Hypothesis two revolved around the belief that a client will, over time, develop a high level of trust in a consultant and as a result will require less in terms of evaluations from him or her. This trust would manifest itself in fewer levels being expected and an emphasis on the more basic levels of reaction and learning.
Results of the analysis for hypothesis two are found in Table 2. The table shows mixed results. As predicted, having a great deal of experience with a consultant resulted in fewer, or no, levels of evaluation being required (1 : Z = 2.406, p
Evaluation at the reaction level was required significantly more often (Z = 3.272, p
Hypothesis three predicts that the greater an idiosyncratic investment is required from a client for a given consultant’s intervention, the more rigorous (behavior and results levels), and more levels of, evaluation will be required. The data, located in Table 3, strongly supports hypothesis three.
Table 1. Results for Hypothesis One Uncertainty in Consulting Situation Type and Number of Evaluation Levels Selected
When clients had to make a large idiosyncratic ($7500 in material) investment they did tend to require multiple level evaluations (4: Z = 1.776, p
While there were no differences between the two conditions at the results and learning levels, the other two levels did support the hypothesis. Reaction (Z = 4.48, p
Table 2. Results for Hypothesis Two Client Experience with the Consultant Type and Number of Evaluation Levels Selected
Table 3. Results for Hypothesis Three Client Investment in the Intervention Type and Number of Evaluation Levels Selected
Hypothesis four has two dimensions. With an intervention, which is not intended to be replicated, or a “single shot,” the client will be interested only in the outcomes (results and behavior levels). Clients will be more interested in the intervention’s process (reaction and learning levels) for a pilot intervention that is intended to be used frequently by the organization.
The results for hypothesis four, located in Table 4, strongly contradict the hypothesis. It was clear that evaluation was much more important for the pilot project than for the single shot intervention. In fact, significantly more subjects reported not requiring any evaluation (Z = 2.666,p
Table 4. Results for Hypothesis Four Intended Frequency of the Intervention Type and Number of Evaluation Levels Selected
Hypothesis five addresses the impracticality of requiring rigorous evaluations soon after an intervention’s implementation, as changes at the behavior and results levels require additional time to emerge. It is believed that evaluations needed immediately will stress reaction and learning, and evaluations with no such rush will tend to involve more levels and specifically include behavior and results.
Table 5. Results for Hypothesis Five Speed with Which Evaluation is Required Type and Number of Evaluation Levels Selected
Table 5 presents the results for hypothesis five. There appears to be mixed support. The type of evaluation selected is completely in line with expectations. Results (Z = 4.962, p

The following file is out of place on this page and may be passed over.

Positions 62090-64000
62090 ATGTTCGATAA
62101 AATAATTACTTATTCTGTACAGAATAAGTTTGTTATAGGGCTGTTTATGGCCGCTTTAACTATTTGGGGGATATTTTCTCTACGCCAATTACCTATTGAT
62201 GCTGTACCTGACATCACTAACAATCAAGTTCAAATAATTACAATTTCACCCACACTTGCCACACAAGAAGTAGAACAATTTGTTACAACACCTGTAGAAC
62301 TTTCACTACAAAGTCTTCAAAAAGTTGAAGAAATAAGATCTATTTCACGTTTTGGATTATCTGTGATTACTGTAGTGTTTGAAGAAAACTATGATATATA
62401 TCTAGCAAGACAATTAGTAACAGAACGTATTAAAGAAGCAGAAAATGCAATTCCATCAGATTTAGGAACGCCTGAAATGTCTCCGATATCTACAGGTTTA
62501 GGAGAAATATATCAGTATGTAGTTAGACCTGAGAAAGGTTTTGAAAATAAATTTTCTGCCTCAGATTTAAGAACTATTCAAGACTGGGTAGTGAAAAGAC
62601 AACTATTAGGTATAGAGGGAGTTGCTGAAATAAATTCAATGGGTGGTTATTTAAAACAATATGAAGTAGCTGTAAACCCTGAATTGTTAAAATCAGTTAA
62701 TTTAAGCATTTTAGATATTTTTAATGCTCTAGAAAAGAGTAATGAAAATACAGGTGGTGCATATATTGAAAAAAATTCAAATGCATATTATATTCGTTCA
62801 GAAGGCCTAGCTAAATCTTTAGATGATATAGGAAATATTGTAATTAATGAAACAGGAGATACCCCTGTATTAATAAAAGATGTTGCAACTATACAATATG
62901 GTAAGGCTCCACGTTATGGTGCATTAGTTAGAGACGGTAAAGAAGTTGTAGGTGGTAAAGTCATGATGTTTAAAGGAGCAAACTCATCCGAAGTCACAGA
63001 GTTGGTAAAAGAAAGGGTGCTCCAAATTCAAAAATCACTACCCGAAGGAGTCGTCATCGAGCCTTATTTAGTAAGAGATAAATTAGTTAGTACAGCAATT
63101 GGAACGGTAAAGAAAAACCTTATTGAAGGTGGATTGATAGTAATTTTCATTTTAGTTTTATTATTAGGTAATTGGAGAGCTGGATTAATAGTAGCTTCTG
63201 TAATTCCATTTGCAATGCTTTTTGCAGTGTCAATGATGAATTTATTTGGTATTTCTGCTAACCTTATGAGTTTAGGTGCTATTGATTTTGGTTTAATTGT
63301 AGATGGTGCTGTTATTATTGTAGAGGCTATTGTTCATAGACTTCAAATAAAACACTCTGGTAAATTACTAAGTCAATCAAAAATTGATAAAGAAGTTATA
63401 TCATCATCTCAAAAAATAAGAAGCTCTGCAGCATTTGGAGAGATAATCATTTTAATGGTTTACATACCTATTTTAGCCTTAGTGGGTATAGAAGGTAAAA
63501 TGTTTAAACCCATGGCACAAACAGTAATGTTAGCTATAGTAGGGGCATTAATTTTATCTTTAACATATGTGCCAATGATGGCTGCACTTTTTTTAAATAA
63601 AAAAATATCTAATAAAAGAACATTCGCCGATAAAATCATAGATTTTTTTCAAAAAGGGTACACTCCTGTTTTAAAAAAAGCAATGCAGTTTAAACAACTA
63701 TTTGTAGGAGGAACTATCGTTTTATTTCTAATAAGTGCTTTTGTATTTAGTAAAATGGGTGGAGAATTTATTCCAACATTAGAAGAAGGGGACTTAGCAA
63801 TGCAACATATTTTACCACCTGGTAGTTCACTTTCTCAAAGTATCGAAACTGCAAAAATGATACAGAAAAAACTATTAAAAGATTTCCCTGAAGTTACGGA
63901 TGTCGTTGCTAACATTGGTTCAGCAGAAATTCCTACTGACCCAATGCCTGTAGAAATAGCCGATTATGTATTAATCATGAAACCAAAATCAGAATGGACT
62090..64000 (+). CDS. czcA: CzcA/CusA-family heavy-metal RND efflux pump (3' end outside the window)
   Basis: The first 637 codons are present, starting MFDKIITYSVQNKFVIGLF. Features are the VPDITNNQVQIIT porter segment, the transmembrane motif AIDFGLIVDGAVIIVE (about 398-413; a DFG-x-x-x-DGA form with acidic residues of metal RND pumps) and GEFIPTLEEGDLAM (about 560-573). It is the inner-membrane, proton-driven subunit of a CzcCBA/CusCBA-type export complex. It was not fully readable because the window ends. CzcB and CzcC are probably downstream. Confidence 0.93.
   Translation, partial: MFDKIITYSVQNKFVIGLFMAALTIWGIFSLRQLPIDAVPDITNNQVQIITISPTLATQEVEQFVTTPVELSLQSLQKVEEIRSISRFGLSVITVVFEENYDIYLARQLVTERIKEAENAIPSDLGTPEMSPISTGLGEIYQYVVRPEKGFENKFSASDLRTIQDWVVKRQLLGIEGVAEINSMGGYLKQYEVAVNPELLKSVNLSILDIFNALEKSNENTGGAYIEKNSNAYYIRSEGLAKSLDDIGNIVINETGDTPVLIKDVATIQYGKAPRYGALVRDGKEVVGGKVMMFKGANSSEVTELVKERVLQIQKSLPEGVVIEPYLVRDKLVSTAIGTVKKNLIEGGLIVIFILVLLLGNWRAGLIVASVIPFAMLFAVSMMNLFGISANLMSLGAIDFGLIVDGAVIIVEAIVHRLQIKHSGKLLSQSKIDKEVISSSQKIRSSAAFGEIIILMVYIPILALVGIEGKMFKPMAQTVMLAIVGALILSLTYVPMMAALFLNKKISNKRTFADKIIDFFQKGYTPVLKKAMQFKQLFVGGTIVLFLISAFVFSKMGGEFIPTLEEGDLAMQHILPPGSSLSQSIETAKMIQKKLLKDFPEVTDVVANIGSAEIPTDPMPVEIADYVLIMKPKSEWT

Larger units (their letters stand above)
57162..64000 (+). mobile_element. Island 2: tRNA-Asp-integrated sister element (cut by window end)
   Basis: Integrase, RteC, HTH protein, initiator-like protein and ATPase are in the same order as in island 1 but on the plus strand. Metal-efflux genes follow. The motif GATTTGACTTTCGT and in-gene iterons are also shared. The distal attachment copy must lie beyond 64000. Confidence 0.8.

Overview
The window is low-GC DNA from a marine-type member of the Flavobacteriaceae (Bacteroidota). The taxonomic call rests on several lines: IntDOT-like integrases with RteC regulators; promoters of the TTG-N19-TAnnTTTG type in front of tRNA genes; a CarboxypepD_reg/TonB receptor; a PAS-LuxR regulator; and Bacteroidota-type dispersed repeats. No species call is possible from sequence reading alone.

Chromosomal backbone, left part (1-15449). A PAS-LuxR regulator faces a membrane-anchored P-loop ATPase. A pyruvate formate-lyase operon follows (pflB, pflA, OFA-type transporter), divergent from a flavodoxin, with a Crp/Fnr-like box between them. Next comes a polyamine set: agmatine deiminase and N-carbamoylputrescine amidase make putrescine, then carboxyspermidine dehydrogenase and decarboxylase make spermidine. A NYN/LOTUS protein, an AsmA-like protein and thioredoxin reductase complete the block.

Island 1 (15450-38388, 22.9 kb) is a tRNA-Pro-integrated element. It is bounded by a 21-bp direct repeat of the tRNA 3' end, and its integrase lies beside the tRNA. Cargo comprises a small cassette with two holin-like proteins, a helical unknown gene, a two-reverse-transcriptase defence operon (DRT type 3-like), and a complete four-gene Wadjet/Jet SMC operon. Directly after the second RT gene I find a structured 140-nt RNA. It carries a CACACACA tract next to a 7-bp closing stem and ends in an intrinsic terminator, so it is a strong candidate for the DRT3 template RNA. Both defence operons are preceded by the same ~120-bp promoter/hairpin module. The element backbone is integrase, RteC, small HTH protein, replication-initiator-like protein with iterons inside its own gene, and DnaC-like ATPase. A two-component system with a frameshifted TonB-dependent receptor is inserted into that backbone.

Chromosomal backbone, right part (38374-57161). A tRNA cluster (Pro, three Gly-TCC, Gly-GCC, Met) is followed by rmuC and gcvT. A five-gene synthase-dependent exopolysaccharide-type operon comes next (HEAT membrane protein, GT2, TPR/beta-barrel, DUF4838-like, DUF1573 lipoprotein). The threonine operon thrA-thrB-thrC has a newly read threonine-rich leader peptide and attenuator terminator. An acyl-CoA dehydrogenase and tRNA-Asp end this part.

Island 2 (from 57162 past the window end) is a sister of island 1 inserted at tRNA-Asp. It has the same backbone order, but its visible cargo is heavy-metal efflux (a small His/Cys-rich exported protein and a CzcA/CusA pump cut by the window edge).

However only one significant trend emerged with regards to the number of evaluation levels clients expected, and this was contrary to the prediction. When the evaluation was not needed immediately, significantly fewer respondents (Z = 2.664, p
The results level, according to hypothesis six, will be the only concern for clients who have frequently used a particular intervention. This assumption is based upon the belief that any process bugs will have been resolved and the client is comfortable with the reaction, learning, and behavior levels (otherwise the intervention would not have been repeatedly implemented).
able 6 contains the results for hypothesis six. There was no significant difference for the results level between the conditions. In fact, one significant difference that occurred was completely opposite of the hypothesized prediction. When the client was experienced with the intervention, significantly more subjects required evaluation at the reaction level.
Hypothesis seven reflects the need for behavior and result-level evaluations to have pre-intervention baseline data available or comparison purposes. If an intervention is initiated prior to the finalization of evaluation plans, any evaluation at these two most rigorous levels may be suspect, and as a result not desired.
Table 6. Results for Hypothesis Six Frequency of Intervention Implementation Type and Number of Evaluation Levels Selected
Hypothesis seven received partial support as can be seen from the results located in Table 7. There was no significant difference, based upon whether the intervention began before the evaluation plan was established, at the behavior level. However, s\ignificantly more (Z = 4.046, p
Table 7. Results for Hypothesis Seven Intervention Implemented Prior to Evaluation Plan Type and Number of Evaluation Levels Selected
It is clear that organization development consultants must embrace evaluation as a necessary step in the action research process. The field cannot progress in knowledge and reputation without practitioners being able to “back up” claims of success with clear and hard data. In order to make these claims, we, as a field, must first gain insight into what criteria should drive our selection of evaluation data. The key to an effective evaluation is to provide the client with relevant information. Relevance, here, refers to data on the specific dimensions required by the client for future decision-making. It is critical to avoid both information underload and overload. Too little information and the client makes decisions “in the dark.” Too much information and not only is money wasted, but the client might be distracted by irrelevant information.